Tuesday, August 7, 2012

When Trials Come

"Our pilgrimage on earth cannot be exempt from trial. We actually progress by means of trial. We do not know ourselves except through trial..." - Augustine of Hippo

Reading my Book of Common Prayer this morning (A Liturgy for Ordinary Radicals), I'm struck by how pertinent these words are. I suppose, on any given day, I can see pain and trials on the horizon; not just in my life, but in those of the folks around me. Extended family, friends, acquaintances, church friends, community members - there are trials aplenty.

Sometimes we act like the bad times are the exception. I have come to believe that the opposite is true.

My father once told me, "When you're on the mountain top, ride it for all it's worth. The valley is coming; so enjoy the good times while you can."

That's been true in my life. There's the good, and the joy, and the contented feeling that everything is working just right; and then there's the pain, the sorrow, the disconnected, broken part.

This slight change in my paradigm - to celebrate the good times, while knowing that the challenges are right around the corner - this has been, I think, the most healthy decision I've ever made when it comes to How To Live. It impacts my understanding of God; it undergirds my life as a follower of Christ.

Life is hard. Life's not fair. God is good.

(Thank you, Jamie Rasmussen.)

I know so many who are challenged by their circumstances right now. I pray for them, daily.

And for myself.

Teach us to trust in you, O Lord: and follow your way to the end.


Brandee Shafer said...

You and Apostle Peter are of the same mindset: "Beloved, think it not strange concerning the fiery trial which is to try you, as though some strange thing happened unto you..." I Peter 4:12 (KJV).

The topic of our Sun school lesson two days ago was "Faith in Trials," so this post was very timely. Are you all up in my head again?

You know, I'm aiming to be like David. My favorite part of the Goliath story is when he says (and I'm paraphrasing): "God delivered me from the lion and the bear; he'll deliver me from the giant." As my pastor has pointed out, David does this sort of thing over and over again. His remembering and clinging to God's faithfulness, in the past, sets him apart from other characters in the Bible. I want to be more like him. I want to be the type of person who looks back and says: He'll make this ok, b/c look at how He made that and that and THAT ok. Not there, yet. Working on it.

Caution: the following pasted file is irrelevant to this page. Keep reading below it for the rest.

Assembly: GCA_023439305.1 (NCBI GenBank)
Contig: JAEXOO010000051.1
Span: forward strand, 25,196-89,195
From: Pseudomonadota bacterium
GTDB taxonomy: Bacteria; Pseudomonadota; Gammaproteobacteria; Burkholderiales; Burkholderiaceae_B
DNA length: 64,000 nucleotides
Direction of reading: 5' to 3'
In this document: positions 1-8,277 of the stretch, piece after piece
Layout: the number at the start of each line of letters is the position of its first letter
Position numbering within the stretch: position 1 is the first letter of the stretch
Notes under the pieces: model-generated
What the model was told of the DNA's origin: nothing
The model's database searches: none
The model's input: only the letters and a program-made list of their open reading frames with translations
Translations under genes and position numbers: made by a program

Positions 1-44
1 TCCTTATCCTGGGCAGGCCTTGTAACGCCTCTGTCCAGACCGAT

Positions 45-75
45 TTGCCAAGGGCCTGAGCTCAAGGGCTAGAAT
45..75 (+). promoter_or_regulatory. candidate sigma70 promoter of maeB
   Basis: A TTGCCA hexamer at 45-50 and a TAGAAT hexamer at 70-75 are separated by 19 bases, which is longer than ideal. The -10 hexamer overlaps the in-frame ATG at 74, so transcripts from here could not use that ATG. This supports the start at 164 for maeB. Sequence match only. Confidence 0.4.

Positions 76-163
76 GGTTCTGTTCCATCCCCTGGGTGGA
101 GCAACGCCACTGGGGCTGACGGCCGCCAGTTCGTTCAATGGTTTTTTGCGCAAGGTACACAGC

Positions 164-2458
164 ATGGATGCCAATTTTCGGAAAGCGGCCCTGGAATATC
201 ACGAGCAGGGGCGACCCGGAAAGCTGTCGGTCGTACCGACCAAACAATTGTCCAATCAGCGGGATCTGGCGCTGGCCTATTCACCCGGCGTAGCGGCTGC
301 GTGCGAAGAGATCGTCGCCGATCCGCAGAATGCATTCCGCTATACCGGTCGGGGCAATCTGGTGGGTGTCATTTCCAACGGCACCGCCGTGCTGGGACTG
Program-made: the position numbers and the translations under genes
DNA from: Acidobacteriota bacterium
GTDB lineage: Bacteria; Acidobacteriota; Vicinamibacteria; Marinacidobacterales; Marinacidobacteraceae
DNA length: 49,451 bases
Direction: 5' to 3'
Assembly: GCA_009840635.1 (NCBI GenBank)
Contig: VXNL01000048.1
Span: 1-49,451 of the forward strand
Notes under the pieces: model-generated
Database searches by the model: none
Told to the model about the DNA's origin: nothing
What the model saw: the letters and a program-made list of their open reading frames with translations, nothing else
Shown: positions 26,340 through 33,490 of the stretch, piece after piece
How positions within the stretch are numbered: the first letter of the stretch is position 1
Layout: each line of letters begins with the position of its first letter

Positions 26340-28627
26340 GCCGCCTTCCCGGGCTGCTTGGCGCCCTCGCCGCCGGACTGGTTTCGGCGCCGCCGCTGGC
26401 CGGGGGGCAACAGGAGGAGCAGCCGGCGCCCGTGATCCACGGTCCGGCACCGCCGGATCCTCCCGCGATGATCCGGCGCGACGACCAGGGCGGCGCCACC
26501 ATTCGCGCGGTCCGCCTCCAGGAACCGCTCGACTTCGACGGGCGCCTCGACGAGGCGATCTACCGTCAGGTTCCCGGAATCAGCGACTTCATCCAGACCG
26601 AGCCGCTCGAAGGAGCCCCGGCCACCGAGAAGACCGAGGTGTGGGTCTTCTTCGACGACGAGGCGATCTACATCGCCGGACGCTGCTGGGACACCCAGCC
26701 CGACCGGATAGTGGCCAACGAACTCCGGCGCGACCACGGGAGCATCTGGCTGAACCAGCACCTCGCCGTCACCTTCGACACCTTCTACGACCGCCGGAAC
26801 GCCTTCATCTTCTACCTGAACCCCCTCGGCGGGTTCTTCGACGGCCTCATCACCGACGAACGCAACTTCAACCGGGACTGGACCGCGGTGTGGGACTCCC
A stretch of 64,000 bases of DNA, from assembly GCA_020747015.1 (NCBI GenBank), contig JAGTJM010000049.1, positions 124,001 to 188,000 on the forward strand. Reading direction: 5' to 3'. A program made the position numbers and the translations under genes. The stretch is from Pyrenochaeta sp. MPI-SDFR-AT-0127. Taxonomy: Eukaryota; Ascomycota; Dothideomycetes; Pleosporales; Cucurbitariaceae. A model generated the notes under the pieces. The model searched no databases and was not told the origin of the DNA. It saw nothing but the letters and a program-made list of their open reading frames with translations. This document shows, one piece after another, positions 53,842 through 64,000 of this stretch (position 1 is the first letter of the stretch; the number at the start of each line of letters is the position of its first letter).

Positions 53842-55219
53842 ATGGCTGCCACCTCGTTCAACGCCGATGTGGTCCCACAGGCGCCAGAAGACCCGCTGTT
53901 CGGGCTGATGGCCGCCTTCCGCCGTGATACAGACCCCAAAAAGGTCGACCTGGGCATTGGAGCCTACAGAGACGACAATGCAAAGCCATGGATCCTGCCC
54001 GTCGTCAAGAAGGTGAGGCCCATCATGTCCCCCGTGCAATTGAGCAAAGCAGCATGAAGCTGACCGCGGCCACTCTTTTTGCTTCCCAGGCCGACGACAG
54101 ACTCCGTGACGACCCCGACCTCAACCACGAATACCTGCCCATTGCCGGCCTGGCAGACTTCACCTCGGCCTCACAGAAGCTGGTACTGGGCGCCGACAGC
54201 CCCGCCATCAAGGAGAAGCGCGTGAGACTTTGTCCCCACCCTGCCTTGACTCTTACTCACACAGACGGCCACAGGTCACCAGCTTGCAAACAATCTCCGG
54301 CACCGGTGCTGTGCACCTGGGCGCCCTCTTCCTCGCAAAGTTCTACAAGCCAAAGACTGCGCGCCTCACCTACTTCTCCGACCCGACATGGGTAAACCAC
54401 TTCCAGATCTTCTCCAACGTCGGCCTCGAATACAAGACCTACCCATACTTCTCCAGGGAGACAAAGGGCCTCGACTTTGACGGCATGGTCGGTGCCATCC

Love you.

Anonymous said...

Brilliant. Some very good words there. I love you and thank god for you every day. - Lisa o

annie said...

Very wise words, Beth!

Angie said...

What your dad told you reminds me of an Oswald Chambers quote I discovered in college that has been pivotal for me since. I'm using it Sunday: We have all experienced times of exaltation on the mountain...and have wanted to stay there. But God will never allow us to stay there...We are not made for the mountains...We are made for the valley and the ordinary things of life.

Pilgrim Soul said...

I've always been so challenged by the "mountaintop" analogy. Think about it: the mountain top is A SINGLE POINT.


Everything else is "valley."

The sheer amount of time in "the struggle" versus the the time at the summit is staggering.

It can take weeks to climb Everest, and you only get to spend ABOUT 30 MINUTES.

Valleys are our reality.

But then again... I'm definitely an Eeyore. :)

Here's to the good times...